Is Requiring 20% Down on Mortgages Too Much?

During the housing boom, it was relatively easy to buy a new home with little or no money down. Many experts agree, however, that this precedent was harmful, and part of the reason for the market's problems. Non-existent down payments resulted in some borrowers getting homes they couldn't really afford as well as banks and investors incurring bigger losses on defaults once prices declined. Of course, the theoretical solution to this problem is easy: just require higher down payments. This is the direction that regulators are heading. But are they going too far?

First, how large are the down payments that may be required? Reports indicate that regulators are mulling requiring borrowers putting 20% cash down for a mortgage to be considered lower-risk. That certainly sounds like a lot, particularly compared to the weak down payment requirements that Americans got used to over the past decade. But yesterday during a House Financial Services Committee hearing, the Ranking Member Rep. Barney Frank (D-MA) argued that 20% is not excessive. He explained:

First of all, I hope we will not buy into the argument that no mortgage loans will be made if they don't meet the "qualified residential mortgage" definition. The qualified residential mortgage definition gives you an exemption from having to retain 5% of the loans you make in a securitization. And the notion that no one will make loans unless they can 100% securitize is clearly false. In the first place, many of the smaller institutions never securitize in the first place. Many of the community banks don't securitize. They will be unaffected by this.

This is an important point to understand. The 20% requirement that regulators are considering would only apply to mortgages that banks seek to securitize without retaining a portion of the risk of those loans. As Frank says, banks could still create mortgages with down payments of less than 20%. They would just either simply not securitize these loans or securitize them but retain the required 5% risk exposure.

With this understood, we can consider some possible outcomes for a 20% down payment requirement for lower-risk loans. First, this needs to be taken in a context where banks are expected to take on most mortgage market risk. Currently, the government owns or guarantees most mortgages through Fannie Mae and Freddie Mac and few are privately securitized. That's bound to change, however, as the government begins to withdraw from the market to some extent.

So as Fannie and Freddie go away, banks and investors will have to begin taking on the risk for the sorts of low-risk mortgages that these companies had purchased and insured for decades. In doing so, investors will demand more protection than they did from mortgage bonds sold by Fannie and Freddie -- private bonds won't be stamped with a full government guarantee. So really, it's plausible that banks investors may only have an appetite for loans with large down payments anyway to protect them from possible future home price declines. By creating a 20% requirement for lower risk mortgages, regulars would likely doing what the market would have -- or certainly should have -- done anyway.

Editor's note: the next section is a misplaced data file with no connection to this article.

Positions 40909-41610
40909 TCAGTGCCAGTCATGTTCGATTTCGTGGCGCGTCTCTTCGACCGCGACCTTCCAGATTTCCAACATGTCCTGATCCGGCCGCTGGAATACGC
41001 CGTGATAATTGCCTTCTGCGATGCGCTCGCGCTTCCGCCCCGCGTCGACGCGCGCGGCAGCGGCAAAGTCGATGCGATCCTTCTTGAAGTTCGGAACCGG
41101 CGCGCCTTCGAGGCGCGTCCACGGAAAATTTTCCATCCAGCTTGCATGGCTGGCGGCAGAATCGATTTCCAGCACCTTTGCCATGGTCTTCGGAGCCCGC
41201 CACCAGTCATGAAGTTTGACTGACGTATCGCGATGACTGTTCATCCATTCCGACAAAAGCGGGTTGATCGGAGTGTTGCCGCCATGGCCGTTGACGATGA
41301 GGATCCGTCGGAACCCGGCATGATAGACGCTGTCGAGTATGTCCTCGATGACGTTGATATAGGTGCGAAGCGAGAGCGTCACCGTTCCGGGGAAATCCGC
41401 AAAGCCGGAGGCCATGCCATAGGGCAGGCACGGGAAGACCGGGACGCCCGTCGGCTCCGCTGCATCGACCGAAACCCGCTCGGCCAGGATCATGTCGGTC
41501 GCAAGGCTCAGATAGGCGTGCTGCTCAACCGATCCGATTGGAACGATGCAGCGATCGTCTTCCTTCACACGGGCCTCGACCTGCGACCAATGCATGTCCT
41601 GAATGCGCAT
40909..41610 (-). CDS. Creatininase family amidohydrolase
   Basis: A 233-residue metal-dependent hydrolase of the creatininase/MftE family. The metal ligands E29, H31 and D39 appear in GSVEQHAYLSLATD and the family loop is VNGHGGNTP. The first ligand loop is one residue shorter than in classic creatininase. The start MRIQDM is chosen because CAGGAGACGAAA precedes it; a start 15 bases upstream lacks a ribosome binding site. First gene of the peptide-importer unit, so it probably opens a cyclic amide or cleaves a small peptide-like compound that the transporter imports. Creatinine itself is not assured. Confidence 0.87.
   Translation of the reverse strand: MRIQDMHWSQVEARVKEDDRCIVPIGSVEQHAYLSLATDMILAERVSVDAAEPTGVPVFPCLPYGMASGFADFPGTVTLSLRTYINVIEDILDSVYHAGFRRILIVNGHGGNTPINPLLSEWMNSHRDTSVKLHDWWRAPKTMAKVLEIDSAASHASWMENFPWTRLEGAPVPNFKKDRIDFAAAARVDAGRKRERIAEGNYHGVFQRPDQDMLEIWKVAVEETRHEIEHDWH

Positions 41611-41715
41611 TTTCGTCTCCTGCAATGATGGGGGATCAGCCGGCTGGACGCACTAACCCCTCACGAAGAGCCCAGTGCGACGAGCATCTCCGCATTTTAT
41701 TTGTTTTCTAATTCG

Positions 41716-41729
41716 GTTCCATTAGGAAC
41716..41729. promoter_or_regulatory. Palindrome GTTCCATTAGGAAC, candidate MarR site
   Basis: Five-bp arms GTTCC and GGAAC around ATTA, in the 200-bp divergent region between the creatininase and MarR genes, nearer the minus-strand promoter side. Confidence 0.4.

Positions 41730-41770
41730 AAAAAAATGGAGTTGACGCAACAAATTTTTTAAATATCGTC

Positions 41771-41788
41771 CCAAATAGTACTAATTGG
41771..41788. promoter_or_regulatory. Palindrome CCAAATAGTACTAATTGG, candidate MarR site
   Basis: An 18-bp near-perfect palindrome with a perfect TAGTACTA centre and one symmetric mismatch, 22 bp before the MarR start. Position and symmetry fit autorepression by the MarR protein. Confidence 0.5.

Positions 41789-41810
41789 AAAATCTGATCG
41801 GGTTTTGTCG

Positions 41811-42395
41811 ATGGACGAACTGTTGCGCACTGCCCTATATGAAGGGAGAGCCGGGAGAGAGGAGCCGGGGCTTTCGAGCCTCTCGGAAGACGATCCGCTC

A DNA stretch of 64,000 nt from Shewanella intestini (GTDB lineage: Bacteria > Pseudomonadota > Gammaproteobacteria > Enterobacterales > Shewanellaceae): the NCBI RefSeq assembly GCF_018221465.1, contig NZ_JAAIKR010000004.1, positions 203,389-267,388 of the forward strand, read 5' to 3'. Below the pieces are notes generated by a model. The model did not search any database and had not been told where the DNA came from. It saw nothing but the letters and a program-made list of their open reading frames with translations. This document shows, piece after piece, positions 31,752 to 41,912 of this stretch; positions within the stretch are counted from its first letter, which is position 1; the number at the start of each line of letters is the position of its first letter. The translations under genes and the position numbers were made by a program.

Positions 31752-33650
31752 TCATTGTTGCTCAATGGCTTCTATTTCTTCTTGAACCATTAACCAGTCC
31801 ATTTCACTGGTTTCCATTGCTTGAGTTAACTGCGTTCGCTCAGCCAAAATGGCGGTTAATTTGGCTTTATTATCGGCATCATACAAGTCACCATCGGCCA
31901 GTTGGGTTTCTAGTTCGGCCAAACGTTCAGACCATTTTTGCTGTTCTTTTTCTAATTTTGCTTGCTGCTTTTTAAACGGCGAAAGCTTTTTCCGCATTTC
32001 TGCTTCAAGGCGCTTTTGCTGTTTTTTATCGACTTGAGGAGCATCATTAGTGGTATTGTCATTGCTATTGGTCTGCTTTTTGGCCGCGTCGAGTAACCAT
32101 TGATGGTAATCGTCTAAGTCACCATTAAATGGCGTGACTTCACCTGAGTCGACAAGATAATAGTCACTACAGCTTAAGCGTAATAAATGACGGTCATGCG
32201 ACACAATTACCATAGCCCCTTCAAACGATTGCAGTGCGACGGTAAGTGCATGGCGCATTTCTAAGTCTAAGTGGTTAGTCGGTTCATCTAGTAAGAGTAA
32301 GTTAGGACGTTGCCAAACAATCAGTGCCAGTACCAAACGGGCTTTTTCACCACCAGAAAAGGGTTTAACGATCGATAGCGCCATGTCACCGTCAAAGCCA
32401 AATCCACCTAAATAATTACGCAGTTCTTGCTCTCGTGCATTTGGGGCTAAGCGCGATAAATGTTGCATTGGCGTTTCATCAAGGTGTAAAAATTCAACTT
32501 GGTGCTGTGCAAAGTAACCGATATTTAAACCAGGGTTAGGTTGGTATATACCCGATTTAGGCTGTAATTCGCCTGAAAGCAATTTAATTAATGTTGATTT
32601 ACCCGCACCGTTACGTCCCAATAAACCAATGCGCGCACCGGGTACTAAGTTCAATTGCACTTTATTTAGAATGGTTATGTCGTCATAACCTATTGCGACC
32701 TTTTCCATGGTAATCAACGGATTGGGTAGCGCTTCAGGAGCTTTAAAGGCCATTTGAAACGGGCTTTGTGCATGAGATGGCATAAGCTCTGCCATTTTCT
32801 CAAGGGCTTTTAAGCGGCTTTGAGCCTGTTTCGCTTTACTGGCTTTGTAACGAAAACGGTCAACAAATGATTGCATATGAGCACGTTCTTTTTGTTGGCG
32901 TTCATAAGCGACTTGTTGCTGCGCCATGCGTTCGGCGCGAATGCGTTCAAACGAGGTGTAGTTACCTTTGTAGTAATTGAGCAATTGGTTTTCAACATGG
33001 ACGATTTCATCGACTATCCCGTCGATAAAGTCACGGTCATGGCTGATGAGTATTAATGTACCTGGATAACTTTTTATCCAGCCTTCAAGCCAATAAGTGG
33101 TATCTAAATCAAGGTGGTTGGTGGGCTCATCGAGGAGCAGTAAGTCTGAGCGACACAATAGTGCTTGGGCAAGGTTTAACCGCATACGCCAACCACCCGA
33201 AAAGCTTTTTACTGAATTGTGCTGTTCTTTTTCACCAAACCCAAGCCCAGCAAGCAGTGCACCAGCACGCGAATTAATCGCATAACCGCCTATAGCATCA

What you might imagine happening here is big banks that are involved in securitization become sort of mini-Fannies. They will soak up the vast majority of the prime mortgage market share, since that's what investors will likely be more interested in through securitization due to its lower risk. The fear, then, is what becomes of the mortgage operations of smaller, community banks that do not participate in securitization.

One possibility is that smaller banks will find a niche in providing mortgages with lower down payments -- they don't securitize anyway, so the 20% requirement won't really affect them. Such loans will likely be provided to lower- and middle-income borrowers some of whom may even be non-prime. Is this good or bad?

On one hand it's sensible. It has been argued that community banks are the ones who should be providing loans that banks hold in situations where additional attention needs to be paid in both origination and servicing. Large factory-like mortgage operations at megabanks might fail to capture some of the less obvious borrower characteristics that smaller institutions are better-situated to take into account. And if these borrowers run into problems, then they can work with the bank that holds their mortgages instead of some giant servicer that only sees them as a number.

On the other hand, this assumes that community banks have the sophistication and depth of staff to evaluate and maintain these potentially riskier mortgages. There could be reason to fear that smaller banks would end up taking bigger risks without fully understanding what they were getting into. This could result in big losses wiping out huge numbers of community banks the next time the housing market collapses.

Of course, this 20% down payment requirement would come in a context when a variety of other variables are also changing for housing finance policy. As a result, it's pretty hard to predict how it will all turn out. While it's doubtful that a bigger down payment requirement will cause the mortgage market to collapse, it's fairly certain that it will result in some significant changes.